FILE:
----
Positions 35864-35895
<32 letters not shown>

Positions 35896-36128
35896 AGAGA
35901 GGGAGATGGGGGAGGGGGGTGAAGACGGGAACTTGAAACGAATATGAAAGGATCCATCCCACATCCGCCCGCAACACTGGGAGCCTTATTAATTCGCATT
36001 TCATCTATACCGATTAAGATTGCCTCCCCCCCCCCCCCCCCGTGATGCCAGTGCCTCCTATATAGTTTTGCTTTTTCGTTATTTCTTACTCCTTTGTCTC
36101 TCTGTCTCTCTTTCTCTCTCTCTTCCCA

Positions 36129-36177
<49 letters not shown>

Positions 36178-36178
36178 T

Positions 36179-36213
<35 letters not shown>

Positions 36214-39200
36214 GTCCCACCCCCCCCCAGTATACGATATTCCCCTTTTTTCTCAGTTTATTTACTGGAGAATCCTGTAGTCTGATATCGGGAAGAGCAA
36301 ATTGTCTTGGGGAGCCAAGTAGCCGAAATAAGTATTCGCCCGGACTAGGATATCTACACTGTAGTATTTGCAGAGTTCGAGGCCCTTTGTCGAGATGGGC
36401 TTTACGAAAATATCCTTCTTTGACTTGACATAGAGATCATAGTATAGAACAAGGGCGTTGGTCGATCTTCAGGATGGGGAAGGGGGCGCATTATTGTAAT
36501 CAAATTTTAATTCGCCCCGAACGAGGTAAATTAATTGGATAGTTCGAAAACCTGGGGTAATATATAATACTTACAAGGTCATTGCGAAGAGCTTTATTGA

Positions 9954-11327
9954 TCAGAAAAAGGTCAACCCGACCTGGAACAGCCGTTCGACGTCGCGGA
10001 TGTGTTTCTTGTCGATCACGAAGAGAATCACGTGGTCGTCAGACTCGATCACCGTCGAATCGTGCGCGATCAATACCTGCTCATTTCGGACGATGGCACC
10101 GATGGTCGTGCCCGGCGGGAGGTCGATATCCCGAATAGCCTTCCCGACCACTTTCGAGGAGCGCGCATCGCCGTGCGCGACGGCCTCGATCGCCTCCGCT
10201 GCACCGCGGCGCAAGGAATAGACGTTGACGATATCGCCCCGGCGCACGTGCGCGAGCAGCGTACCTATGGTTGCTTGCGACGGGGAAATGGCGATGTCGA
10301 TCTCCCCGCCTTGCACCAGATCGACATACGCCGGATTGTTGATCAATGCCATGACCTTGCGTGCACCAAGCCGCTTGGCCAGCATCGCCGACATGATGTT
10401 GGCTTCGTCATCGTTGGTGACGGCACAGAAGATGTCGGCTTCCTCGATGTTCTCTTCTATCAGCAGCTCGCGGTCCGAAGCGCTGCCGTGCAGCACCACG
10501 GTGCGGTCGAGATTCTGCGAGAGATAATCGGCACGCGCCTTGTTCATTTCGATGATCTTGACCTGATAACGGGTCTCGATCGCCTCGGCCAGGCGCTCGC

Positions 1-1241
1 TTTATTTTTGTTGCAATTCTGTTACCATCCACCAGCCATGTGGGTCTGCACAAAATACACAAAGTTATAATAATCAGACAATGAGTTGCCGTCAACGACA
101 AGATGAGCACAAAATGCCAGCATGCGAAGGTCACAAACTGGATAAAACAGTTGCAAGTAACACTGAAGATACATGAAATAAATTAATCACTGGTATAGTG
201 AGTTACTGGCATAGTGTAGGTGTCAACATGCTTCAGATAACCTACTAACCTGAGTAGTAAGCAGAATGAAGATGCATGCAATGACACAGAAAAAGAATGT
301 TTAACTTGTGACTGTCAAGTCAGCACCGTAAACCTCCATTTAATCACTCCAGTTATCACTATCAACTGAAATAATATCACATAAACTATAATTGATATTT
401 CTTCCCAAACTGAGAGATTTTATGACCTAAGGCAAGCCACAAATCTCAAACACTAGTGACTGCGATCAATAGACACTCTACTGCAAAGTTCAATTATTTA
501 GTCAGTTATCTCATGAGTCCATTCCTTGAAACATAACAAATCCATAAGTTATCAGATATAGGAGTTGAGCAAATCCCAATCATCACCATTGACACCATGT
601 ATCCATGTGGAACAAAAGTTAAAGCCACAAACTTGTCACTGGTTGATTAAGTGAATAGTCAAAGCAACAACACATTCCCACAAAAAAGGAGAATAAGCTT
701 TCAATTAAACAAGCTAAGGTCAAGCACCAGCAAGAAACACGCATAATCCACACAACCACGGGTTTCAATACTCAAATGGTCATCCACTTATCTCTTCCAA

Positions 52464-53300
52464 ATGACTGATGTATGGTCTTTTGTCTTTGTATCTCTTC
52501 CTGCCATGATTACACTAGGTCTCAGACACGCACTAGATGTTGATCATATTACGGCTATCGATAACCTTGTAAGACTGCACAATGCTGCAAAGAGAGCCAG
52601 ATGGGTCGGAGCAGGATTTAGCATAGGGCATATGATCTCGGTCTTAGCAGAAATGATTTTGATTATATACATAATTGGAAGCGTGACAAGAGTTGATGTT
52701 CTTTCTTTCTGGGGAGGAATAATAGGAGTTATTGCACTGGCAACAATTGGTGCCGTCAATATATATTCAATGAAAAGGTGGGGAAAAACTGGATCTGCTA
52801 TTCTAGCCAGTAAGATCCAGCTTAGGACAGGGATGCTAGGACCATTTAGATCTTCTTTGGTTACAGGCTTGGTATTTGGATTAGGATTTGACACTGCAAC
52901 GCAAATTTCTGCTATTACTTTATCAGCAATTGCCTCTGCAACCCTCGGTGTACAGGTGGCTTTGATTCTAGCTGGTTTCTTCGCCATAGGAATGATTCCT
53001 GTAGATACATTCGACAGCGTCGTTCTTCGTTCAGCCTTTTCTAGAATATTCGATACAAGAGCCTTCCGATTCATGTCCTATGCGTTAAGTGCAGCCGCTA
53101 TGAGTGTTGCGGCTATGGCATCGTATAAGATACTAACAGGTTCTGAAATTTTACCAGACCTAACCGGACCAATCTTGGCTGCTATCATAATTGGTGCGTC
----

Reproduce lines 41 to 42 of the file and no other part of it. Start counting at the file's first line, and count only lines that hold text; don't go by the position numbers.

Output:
52801 TTCTAGCCAGTAAGATCCAGCTTAGGACAGGGATGCTAGGACCATTTAGATCTTCTTTGGTTACAGGCTTGGTATTTGGATTAGGATTTGACACTGCAAC
52901 GCAAATTTCTGCTATTACTTTATCAGCAATTGCCTCTGCAACCCTCGGTGTACAGGTGGCTTTGATTCTAGCTGGTTTCTTCGCCATAGGAATGATTCCT